Once a black eye on the city of Cleveland and Northeast, Ohio—the Cuyahoga River, a generation in the making, now a crown jewel of the community.
So much progress made since that fateful day in 1969, that later this month hundreds will take over its waters for the Blazing Paddles Paddlefest.
Something once unthinkable in the then heavily polluted waters.
“Cuyahoga River health is doing so much better than it was 52 years ago,” said Cleveland Metroparks Natural Resources Director Jennifer Grieser “It is really teaming with wildlife, aquatic and terrestrial that we would not have seen decades ago.”
From a national embarrassment in the 60's to now what many consider a national treasure. USA Today named the Cuyahoga River the best urban kayaking destination in the country.
“Over the last couple of years outside the pandemic we’ve seen a huge increase in visitation on the water, kayaks and paddleboards and even some rafts,” said Cuyahoga Valley National Park River Ranger Ryan Ainger.
Thanks to years of clean-up, environmental regulations, and conservations efforts, the banks of the Cuyahoga are healing.
But the healing process isn’t over as experts say portions of the river still experience elevated levels of sewage from time to time.
And if the conditions are right, higher levels of E. coli.
“It still has a ways to go, it is in no way pristine. We aren’t going to go down to the river and drink out of it," said Grieser. "But it’s definitely doing a lot better than it was in the past.”
And with the river's resurgence, comes an influx of visitors paddling down its waters.
In 2020, the Cuyahoga Valley National Park was the 7th most attended national park in the country with 2.8 million visitors.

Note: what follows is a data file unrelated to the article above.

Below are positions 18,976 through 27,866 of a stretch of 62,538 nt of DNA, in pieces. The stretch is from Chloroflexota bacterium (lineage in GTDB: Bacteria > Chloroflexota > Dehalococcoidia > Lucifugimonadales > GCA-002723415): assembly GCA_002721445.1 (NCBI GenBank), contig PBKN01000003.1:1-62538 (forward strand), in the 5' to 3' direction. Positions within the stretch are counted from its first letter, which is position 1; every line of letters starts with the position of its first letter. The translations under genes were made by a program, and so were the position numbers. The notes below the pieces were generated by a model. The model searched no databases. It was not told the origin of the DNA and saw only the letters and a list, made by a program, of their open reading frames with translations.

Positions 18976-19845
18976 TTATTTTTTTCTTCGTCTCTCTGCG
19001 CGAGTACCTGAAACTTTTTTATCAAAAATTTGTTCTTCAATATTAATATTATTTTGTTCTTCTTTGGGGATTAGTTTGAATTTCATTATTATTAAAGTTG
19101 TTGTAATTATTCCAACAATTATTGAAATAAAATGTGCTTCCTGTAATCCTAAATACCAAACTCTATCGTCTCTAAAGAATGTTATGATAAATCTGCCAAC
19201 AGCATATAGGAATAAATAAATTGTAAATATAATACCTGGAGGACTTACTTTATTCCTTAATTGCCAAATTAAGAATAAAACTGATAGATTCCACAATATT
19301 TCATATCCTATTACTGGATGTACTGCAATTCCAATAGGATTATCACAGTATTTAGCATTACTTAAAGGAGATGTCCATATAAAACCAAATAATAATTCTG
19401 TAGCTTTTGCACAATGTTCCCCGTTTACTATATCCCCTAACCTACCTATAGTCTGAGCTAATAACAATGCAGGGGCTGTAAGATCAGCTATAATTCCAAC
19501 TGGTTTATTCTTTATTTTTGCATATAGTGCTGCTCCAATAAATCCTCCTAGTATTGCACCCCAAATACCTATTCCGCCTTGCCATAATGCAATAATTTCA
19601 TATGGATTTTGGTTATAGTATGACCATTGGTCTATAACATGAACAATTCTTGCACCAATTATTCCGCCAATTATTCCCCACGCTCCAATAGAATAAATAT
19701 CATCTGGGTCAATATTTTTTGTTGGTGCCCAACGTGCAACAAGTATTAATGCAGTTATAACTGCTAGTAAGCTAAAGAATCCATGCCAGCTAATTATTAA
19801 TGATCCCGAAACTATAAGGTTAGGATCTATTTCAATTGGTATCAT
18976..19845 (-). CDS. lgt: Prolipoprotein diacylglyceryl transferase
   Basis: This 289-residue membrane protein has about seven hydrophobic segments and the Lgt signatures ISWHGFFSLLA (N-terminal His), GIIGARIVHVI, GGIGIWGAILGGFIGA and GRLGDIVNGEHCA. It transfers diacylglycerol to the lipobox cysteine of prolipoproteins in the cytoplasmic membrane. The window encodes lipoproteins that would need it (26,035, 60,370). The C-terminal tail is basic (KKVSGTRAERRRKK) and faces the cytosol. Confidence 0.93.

Many, coming to go down 22 miles of river that run through the park, which can be dangerous. Kent officials rescued dozens from the river each year.
"We have some areas that are pretty flat and like a lake. But we also have sections that are class five white water and they can go from one section to another very quickly," said Ainger.
Ainger has been paddling for 15 years and says it’s best to go out in groups, wear life jackets and check the forecast. Drugs and alcohol also a big no-no on the river.
“Anything that can impair your boating is not permitted on the river," he said.
And for the river’s future, the work will continue to make it a world-known destination.
In the next couple of years, more portions of the Cuyahoga River will become accessible after a dam removal project is completed in Cuyahoga Falls.
Wildlife is thriving along the river, with bald eagles, beavers and even river otter sightings becoming more and more common.
“Revamping the river to this internationally known resource has been a huge passion of mine," said Ainger.
"Paddling down the Cuyahoga is a ton of fun," he added.
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